PI: James Landay
Millions of people participate in the design process on a daily basis, however many are design novices, having little to no knowledge of successful design principles. Our research has demonstrated conclusively that while novices are at a disadvantage in creating good design, they are able to recognize good design almost on par with experts. We seek to use big data, machine learning and computer vision to understand and capture successful design practices of experts to create tools that allow novices to reuse these practices and artifacts in a manner that relies on novices recognizing and appropriating good design rather than creating it from scratch.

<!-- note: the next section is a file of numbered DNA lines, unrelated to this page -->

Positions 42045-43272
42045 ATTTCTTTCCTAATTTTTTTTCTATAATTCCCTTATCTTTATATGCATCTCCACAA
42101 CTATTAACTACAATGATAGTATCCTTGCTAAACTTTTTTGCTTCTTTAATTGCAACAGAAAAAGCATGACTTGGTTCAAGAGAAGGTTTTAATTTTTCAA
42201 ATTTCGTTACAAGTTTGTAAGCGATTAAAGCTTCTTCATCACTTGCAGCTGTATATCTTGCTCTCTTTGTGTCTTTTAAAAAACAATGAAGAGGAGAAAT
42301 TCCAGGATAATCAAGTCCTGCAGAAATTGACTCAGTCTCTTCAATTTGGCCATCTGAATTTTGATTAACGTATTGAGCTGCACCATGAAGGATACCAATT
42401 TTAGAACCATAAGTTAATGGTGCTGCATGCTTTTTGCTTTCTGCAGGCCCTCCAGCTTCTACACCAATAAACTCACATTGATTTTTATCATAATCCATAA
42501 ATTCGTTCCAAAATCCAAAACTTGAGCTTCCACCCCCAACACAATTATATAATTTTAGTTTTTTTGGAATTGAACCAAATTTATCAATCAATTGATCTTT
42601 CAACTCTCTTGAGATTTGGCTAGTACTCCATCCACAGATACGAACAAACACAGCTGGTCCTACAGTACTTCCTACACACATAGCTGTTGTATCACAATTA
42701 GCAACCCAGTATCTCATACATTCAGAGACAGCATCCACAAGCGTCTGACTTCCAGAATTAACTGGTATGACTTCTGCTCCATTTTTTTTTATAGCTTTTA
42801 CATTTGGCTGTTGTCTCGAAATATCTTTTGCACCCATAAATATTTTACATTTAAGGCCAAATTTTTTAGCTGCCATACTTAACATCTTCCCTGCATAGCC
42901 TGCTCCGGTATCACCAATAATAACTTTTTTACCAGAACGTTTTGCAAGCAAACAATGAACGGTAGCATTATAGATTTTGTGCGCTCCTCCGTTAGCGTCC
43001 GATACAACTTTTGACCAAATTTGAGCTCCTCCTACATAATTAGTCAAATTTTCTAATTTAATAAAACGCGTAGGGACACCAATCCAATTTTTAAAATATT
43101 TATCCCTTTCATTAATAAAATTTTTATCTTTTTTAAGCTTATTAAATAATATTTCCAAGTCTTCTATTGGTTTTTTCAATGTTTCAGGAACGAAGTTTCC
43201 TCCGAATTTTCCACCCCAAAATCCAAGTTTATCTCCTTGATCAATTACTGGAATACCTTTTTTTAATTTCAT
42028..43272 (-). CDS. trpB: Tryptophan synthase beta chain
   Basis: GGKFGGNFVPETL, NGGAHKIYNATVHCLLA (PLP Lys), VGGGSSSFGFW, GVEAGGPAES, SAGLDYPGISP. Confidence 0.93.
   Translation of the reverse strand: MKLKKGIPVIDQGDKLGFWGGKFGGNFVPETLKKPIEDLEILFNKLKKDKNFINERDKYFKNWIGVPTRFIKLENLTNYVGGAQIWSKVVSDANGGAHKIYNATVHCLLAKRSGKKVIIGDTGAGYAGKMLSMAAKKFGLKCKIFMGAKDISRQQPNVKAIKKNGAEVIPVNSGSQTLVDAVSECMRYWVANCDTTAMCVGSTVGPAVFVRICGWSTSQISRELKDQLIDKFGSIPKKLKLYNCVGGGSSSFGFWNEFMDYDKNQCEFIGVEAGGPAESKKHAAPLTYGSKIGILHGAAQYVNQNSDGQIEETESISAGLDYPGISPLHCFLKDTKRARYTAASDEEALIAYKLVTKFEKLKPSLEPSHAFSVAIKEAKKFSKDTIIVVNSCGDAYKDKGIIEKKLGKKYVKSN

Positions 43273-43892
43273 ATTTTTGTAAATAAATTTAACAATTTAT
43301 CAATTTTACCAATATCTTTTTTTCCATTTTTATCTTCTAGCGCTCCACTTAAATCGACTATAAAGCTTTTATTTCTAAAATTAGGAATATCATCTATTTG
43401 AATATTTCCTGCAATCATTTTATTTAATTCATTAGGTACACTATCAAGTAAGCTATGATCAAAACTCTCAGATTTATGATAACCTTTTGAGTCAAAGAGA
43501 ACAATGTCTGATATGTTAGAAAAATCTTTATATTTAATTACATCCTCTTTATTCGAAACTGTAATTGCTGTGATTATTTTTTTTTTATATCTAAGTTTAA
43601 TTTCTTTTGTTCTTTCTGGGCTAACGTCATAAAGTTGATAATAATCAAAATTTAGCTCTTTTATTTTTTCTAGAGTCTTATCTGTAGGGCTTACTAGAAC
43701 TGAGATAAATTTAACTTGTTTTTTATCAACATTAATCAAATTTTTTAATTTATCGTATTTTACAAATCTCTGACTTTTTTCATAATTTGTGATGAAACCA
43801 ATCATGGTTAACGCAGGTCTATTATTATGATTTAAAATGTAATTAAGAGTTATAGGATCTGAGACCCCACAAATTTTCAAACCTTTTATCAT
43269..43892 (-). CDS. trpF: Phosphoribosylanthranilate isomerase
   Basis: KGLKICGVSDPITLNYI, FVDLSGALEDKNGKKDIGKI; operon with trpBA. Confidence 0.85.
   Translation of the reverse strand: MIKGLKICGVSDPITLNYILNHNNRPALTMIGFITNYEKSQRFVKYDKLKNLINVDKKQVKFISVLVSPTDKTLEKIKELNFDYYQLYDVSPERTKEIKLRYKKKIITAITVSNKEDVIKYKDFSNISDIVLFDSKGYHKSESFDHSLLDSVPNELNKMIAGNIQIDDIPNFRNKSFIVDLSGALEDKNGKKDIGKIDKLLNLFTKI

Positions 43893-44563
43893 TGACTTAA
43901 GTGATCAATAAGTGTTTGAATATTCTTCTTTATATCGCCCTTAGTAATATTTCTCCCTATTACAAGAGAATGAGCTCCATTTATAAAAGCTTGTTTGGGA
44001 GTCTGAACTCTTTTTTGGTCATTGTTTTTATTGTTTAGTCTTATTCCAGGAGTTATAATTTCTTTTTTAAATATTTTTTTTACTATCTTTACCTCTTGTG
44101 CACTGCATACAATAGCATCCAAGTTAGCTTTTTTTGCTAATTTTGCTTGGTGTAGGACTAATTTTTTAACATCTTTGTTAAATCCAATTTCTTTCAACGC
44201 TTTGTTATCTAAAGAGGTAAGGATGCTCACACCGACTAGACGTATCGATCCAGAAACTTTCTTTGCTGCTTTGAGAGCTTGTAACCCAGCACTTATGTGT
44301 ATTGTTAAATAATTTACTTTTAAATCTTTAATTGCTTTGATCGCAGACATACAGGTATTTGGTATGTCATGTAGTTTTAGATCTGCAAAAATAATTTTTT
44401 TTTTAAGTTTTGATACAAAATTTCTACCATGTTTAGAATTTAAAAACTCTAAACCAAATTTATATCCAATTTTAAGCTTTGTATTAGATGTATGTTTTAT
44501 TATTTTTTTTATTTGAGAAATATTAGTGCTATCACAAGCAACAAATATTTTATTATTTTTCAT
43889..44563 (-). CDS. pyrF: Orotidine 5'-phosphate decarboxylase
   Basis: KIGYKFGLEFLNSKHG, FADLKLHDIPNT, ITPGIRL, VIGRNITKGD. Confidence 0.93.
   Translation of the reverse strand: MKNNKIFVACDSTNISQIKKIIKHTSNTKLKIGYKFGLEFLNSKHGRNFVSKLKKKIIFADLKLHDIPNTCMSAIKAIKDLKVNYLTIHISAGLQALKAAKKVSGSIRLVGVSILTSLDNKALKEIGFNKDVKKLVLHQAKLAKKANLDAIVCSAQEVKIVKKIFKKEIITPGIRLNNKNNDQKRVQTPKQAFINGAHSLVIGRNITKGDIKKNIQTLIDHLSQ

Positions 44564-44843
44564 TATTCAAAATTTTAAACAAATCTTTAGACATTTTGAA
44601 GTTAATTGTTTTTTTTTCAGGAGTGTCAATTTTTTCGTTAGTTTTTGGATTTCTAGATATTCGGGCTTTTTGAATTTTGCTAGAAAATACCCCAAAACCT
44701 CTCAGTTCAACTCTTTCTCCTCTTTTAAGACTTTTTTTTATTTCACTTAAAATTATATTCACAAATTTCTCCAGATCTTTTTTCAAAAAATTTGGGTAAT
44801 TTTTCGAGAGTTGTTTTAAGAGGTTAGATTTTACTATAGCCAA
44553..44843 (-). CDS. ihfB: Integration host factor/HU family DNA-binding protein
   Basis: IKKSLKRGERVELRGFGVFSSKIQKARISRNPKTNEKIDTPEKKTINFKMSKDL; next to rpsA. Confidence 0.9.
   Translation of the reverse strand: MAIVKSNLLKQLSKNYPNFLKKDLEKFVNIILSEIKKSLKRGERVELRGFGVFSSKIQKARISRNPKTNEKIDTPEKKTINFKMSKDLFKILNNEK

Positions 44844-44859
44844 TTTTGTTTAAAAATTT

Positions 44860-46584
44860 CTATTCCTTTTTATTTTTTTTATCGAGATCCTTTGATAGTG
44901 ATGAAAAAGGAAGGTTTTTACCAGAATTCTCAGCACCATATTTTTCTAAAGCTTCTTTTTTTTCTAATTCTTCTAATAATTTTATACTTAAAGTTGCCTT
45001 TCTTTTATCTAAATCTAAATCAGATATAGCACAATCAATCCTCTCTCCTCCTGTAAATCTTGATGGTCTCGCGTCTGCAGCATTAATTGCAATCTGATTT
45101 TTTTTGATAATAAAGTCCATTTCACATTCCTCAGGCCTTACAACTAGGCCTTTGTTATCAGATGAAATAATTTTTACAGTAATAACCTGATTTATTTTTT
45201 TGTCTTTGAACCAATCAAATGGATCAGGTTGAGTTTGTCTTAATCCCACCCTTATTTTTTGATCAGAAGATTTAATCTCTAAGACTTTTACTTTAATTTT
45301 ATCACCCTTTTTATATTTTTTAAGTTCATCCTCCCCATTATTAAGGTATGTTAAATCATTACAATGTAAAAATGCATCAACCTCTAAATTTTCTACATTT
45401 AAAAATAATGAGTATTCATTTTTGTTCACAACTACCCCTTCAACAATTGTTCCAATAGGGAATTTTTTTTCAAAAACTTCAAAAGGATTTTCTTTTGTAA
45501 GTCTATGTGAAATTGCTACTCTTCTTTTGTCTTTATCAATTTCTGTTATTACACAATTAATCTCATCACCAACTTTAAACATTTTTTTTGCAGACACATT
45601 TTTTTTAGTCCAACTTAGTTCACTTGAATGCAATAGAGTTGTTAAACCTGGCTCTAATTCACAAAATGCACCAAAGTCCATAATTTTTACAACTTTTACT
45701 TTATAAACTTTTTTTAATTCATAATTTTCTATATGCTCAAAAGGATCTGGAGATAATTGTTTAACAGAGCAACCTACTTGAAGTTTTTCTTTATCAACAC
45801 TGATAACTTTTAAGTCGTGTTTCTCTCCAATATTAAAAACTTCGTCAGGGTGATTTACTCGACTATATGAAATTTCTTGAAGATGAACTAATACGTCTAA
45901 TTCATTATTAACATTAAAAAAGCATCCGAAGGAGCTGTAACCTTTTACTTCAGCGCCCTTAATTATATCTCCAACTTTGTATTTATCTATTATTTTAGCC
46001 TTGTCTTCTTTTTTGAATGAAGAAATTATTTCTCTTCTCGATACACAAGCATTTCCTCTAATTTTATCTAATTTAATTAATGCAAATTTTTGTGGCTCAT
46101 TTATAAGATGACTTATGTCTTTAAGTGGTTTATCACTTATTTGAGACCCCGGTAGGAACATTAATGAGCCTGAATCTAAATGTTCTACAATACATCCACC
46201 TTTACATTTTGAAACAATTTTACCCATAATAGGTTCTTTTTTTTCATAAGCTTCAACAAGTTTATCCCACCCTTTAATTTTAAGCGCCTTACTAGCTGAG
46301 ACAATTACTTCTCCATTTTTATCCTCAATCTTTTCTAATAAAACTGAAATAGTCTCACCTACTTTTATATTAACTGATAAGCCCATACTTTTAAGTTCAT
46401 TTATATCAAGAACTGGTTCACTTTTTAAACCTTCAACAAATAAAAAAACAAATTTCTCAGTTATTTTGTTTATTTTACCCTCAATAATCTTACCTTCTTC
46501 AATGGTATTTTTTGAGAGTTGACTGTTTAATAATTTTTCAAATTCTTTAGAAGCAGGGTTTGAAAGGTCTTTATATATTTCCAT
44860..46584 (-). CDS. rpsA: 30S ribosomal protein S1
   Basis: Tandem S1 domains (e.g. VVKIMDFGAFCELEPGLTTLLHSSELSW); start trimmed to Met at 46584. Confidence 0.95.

Through both qualitative and quantitative experiments we will assess the ability of design tools (including our proposed system, EDNA) to understand and capture the successful design practices of experts and leverage them for use by novices. We will focus on design systems, which are informal design guidelines created by experts, their effect on novice abilities, and their impact on design time and the self-efficacy that novices experience. Furthermore, we propose to explore and test the ability of novices to give meaningful feedback to experts through the creation and implementation of a meaningful design scale.